Quatermass and the Pit (1967)
The late Nigel Kneale was a visionary and ground breaking writer whose 1950s BBC TV Quatermass serials were not only a massive influence on the likes of Doctor Who and The X-Files, and a big hit with the public, but also one of the first attempts to write dark and scary small screen sci-fi aimed purely at adults rather than children. These were all subsequently remade for the big screen by Hammer Studios, and with Optimum Releasing recently bringing out a freshly remastered Blu-ray disc of the third and final story, Quatermass and the Pit, the time is ripe for a fresh look at a film that has aged very well. Director Roy Ward Baker takes a highly imaginative, ideas-packed script and a strong, charismatic lead character and presents a chilling picture of mob mentality, racism, and mankind's violent tendencies.
While digging at a London Underground station, a group of workmen come across fossilized apes and what looks like an unexploded bomb left over from World War Two. After his new colleague Colonel Breen drags him into investigating the device, Professor Bernard Quatermass discovers the bomb is actually some sort of craft from outer space. As military officials and scientists clash over the implications, violent mobs, driven by mysterious forces, take to the streets on a murderous rampage, and Quatermass finds out some terrifying secrets about the origins of the human race.
Quatermass was a phenomenon in Britain in the mid to late 1950s, as anyone of my parents generation will testify; the success was fueled in part by the novelty of the newly discovered medium of television (sales of sets had been boosted by coverage of the coronation of Queen Elizabeth in 1953) but also by the way the stories tapped into the psyche of a turbulent country caught up in a heady mix of post-war euphoria and cold war paranoia. Hammer Studios adapted the first two stories into hit films, casting Brian Donlevy in the title role, as putting lone American B-movie stars into low-budget British pictures to try to boost international box office returns was common practice at the time. Kneale was unhappy with Donlevy's performance and subsequently refused permission for Hammer to make any more Quatermass films until, by 1967, their resources and prestige had grown to the extent that, not only could they adapt the final tale, a more ambitious and expensive proposal than the previous two, but also cast a British actor in the title rolei.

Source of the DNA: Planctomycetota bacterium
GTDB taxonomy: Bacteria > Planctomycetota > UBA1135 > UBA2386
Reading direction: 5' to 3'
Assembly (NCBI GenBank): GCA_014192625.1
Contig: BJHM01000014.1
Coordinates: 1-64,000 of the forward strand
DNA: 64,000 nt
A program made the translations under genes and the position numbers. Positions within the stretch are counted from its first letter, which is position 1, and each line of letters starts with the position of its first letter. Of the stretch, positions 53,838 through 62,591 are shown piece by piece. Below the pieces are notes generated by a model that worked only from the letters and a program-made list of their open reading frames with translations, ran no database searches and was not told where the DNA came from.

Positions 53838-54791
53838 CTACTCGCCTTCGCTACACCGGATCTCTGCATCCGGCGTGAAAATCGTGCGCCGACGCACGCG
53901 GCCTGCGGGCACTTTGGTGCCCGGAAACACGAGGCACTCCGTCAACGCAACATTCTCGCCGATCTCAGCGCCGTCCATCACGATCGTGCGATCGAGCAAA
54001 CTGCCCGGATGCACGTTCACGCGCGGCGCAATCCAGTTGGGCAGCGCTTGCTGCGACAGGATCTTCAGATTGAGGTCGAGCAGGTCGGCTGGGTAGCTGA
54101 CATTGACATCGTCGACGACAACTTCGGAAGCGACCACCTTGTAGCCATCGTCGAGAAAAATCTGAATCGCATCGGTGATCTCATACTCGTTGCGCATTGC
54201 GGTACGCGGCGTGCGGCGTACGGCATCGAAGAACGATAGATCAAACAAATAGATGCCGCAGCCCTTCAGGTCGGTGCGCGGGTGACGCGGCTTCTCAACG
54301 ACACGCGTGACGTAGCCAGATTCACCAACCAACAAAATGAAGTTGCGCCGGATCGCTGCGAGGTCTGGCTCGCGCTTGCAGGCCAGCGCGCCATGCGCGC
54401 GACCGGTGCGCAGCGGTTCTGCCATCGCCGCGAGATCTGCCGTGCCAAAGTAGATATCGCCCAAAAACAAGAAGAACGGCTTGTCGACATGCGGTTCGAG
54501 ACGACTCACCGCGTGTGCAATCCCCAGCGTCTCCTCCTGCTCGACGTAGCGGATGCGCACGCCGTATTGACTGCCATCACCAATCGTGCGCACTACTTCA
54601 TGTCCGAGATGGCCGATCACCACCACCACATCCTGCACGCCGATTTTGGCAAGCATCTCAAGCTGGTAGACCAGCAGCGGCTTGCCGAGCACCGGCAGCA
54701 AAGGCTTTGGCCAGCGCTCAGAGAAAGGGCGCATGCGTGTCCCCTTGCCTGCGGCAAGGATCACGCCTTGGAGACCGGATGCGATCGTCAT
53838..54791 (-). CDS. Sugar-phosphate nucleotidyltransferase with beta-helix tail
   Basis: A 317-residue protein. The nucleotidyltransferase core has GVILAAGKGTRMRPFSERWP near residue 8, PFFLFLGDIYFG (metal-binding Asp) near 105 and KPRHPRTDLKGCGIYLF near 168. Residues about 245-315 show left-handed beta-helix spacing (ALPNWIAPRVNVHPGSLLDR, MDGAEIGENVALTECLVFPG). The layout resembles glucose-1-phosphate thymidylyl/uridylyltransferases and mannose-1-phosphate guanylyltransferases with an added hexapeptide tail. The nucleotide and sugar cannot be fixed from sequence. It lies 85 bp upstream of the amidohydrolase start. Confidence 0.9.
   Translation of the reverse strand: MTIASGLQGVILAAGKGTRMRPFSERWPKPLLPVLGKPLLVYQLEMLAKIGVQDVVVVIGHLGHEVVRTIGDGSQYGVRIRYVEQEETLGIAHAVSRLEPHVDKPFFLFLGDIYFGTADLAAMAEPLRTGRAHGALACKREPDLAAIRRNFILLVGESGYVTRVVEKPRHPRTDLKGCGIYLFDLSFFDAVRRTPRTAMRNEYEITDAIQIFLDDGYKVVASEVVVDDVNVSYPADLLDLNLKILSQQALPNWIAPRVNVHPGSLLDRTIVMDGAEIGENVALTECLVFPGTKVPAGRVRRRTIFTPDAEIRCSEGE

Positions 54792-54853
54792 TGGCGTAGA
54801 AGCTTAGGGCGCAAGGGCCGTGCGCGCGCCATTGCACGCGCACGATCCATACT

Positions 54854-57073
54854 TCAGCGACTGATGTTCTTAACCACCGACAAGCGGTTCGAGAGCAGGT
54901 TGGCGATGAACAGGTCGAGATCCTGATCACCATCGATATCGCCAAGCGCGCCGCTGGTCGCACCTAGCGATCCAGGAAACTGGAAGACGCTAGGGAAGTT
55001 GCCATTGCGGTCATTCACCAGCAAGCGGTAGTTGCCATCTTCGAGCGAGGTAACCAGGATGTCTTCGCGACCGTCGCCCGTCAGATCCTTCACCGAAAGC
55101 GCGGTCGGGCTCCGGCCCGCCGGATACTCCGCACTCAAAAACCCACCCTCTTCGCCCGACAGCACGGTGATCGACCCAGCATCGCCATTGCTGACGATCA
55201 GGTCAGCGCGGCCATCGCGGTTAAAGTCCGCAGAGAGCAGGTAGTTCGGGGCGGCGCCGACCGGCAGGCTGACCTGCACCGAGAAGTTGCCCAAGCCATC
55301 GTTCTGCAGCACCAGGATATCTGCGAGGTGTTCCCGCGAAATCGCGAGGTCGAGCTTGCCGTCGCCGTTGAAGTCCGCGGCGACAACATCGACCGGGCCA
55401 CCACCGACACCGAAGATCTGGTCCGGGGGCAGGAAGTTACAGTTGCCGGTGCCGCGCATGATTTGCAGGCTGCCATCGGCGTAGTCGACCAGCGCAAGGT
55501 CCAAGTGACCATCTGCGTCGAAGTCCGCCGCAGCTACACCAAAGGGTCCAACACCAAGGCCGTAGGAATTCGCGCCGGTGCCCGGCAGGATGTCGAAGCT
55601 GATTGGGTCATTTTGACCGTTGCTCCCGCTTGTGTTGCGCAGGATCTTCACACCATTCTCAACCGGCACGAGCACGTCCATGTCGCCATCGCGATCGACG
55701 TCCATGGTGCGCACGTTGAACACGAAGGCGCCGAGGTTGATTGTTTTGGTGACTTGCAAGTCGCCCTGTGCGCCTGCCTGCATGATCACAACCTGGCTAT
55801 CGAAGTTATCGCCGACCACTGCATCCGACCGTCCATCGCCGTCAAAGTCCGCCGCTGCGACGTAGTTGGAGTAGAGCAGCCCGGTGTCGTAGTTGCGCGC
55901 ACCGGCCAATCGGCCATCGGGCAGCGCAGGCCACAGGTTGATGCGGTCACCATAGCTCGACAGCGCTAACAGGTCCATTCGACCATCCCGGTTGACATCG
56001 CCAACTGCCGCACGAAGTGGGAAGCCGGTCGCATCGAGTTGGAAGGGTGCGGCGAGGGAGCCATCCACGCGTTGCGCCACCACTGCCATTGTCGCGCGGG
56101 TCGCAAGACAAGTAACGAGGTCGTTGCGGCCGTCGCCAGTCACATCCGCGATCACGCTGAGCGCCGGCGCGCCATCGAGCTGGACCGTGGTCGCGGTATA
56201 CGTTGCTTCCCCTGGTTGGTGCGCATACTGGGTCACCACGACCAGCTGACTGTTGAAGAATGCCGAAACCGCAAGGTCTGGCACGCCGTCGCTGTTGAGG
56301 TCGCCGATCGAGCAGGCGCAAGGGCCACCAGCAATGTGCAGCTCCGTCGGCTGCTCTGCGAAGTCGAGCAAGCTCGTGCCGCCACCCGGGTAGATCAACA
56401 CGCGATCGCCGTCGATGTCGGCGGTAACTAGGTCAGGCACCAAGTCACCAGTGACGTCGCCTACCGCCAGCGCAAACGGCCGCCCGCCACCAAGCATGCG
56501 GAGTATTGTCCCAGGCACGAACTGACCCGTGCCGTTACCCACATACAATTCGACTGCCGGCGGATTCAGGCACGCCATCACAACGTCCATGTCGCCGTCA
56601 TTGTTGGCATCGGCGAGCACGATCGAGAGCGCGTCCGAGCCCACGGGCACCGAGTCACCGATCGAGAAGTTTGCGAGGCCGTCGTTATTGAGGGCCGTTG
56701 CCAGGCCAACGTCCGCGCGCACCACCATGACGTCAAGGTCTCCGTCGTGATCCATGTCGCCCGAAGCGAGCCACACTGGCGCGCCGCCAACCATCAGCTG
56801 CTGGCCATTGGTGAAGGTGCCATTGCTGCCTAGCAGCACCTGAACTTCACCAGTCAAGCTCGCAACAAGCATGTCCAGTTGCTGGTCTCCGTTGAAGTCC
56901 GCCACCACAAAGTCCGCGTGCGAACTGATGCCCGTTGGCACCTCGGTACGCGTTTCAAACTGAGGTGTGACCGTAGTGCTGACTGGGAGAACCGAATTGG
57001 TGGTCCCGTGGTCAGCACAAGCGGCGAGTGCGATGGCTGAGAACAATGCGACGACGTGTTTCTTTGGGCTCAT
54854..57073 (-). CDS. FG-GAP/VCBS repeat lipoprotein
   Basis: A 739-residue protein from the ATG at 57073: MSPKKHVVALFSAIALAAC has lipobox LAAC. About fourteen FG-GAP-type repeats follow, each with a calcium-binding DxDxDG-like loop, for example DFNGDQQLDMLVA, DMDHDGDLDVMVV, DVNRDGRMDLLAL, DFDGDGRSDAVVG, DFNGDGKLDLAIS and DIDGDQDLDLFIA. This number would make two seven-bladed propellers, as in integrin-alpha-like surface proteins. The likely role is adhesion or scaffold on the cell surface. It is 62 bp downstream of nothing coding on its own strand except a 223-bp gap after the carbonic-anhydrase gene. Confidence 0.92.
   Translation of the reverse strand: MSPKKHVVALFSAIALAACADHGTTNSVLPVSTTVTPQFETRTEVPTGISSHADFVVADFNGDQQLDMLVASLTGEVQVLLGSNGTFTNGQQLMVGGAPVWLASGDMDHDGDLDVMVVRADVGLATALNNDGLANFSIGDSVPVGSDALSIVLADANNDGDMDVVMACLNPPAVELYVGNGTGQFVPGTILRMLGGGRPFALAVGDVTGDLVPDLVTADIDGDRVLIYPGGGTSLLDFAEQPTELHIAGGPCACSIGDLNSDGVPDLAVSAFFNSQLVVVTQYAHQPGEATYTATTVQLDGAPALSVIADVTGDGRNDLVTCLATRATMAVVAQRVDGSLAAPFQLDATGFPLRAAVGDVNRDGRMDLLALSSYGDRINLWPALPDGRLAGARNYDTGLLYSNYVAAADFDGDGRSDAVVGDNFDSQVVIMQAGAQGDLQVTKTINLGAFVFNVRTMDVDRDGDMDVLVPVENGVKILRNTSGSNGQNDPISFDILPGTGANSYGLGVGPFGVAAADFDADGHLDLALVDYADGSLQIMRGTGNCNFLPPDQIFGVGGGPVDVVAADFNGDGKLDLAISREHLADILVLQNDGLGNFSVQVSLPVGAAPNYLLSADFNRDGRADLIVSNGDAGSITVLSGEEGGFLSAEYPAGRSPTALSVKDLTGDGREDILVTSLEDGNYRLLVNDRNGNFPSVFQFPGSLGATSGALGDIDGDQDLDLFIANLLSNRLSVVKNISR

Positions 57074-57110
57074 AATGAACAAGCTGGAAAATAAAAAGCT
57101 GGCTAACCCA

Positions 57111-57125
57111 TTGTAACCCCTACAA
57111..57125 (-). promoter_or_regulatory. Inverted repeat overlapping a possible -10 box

Despite this, Quatermass is still fundamentally the same character, using his brains rather than his fists to solve problems, and instead of being passive and analytic, it is his determination to act on his ideas and discoveries in the face of hostility and disbelief from the Government and Military that push the story forward. However, compared to the somewhat harsh portrayal we saw from Brian Donlevy, Quatermass as played by Andrew Keir is a more compassionate man, and even a vulnerable one - literally so towards the end of the film, as he eventually succumbs to the madness gripping the rest of the population, and it is left to his friend Professor Roney to make the final sacrifice and save the day.
Although the main focus is on Quatermass, there is still some room left for characterization of the other players in the story. Colonel Breen is as much of an adversary for Quatermass as the Martians. The antagonism between the two men is apparent from the start, with Breen being brought in by the Government to oversee the move from the previously peaceful work of Quatermass and his British Rocket Group into building weapons platforms in outer space. He is obstructive, obstinate, and disdainful, but not just because he is a one-dimensional martinet; rather he is shown to act out of a mix of ambition around Government ministers and insecurity about his authority over the bold and charismatic figure of Quatermass. This eventually leads him to reject everything Quatermass says, despite the mounting evidence, setting in motion the final terrible chain of events. The other pivotal characters, Professor Roney, and Barbara, his assistant, both play crucial roles in the story, helping to unearth the origins of the Martians, and their links to mankind's evolution and the source of a lot of our religions and superstitions; and of course, as previously mentioned, Roney also eventually saves the day at the cost of his own life.